During the few weeks before the next semester came, I felt lonely for my newfound friend. I almost reached for the phone just to hear her kind voice. Finally it was almost spring and I knew it would be fine. This time it would be two classes -- twice as much fun, I thought. With quality time with Melanie, I could perfect my teaching even more. A few days before class I traipsed into the campus, arms full of handouts and books. As I passed her office, Melanie looked up for just a moment and gave a short, quick smile. A redhead was in her office, a young woman in a suit, holding a notepad. As I rounded the corner and got in line at the copier, an adjunct who'd been there for years said, "Who's the new recruit?" I shook my head. When another instructor dropped in, both voices came at once:
"Just another semester."
I stood, my face heating up like an electric blanket, a slow-hot burn. They talked for a moment about upcoming classes and students. Even though I'd only been there a few minutes, I felt strangely tired.
Later, as I turned to check my mailbox, I almost started. There was Melanie, my boss, with the redheaded woman. They both laughed as Melanie showed her the coffee pot, the microwave, the mailboxes. I'm just overreacting, I thought. Yes, that's it. She's got a right to have a job, too, I thought. But all the time my head was yammering platitudes, I couldn't help but think, "I've been replaced."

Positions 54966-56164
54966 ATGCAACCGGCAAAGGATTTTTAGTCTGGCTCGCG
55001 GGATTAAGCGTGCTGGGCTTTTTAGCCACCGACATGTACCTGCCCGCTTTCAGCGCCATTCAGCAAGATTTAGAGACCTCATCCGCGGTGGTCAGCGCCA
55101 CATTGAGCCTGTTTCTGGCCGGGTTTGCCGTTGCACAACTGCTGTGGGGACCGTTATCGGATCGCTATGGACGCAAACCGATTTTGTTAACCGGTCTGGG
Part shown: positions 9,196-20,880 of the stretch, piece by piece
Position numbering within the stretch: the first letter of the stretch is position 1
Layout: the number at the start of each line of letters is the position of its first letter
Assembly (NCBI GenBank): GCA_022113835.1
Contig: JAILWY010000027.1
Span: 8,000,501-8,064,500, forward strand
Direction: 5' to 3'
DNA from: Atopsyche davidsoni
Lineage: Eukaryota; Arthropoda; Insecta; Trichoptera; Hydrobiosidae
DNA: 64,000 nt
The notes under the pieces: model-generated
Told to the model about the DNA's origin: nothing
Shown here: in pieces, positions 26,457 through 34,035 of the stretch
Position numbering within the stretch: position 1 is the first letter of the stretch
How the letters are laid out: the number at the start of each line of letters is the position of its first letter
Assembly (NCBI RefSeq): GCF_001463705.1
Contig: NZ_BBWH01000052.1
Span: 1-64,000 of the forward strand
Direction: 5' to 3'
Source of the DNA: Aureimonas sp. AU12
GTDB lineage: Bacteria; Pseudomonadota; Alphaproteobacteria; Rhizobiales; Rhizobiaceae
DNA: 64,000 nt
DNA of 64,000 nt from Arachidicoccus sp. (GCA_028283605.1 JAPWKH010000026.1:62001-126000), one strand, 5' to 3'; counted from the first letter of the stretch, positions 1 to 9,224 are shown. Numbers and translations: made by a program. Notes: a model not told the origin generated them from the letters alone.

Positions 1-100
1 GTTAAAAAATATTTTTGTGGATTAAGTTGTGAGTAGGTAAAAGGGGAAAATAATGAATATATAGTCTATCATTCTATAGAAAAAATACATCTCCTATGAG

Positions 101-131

When classes started, I could feel a palpable change in the atmosphere. Melanie no longer had time for me. Even the barely-past-18 receptionist seemed cool and unhelpful. As I stood in the adjuncts' lounge, making copies or grading papers, I felt abandoned. Finally an adjunct of longstanding took pity on me.
"Hey, you doing alright?" I nodded. She sensed my suffering. "I know," she said, her hand touching the back of my chair, "it was the same when I came here, too."
I dropped into the real world. Suddenly Melanie was criticizing me at every turn. I made too many copies, I wasn't accurate about my grammar, I used a slang word while lecturing. I weathered it the best I could, taking my comfort with the older adjuncts in the part-timers' lounge. They understood. They were kind. One confided that in her second semester she'd almost quit. She couldn't stand the constant harping. Staying on, she found that the dean, her old best friend, would turn her attention to another tarnished newcomer as each semester rolled on.
But I, too, had had my part in it. I had imagined her as the perfect boss. I had soaked in the attention like a new sponge, never imagining that this was just the honeymoon. The lesson learned was a sharp one -- never invest too much in one job, in one department, in one dean. Yes, I was excited about the new part-time job for spring. But I knew that the kind faces would not always be the new ones. It would be the weathered faces of instructors that have gone before, the deans that hired me years ago, the office mate who lent me his stapler last semester. Here was where my investment should be.
Shari Wilson, who writes Nomad Scholar under a pseudonym, explores life off the tenure track. Her last column  was about poor teaching.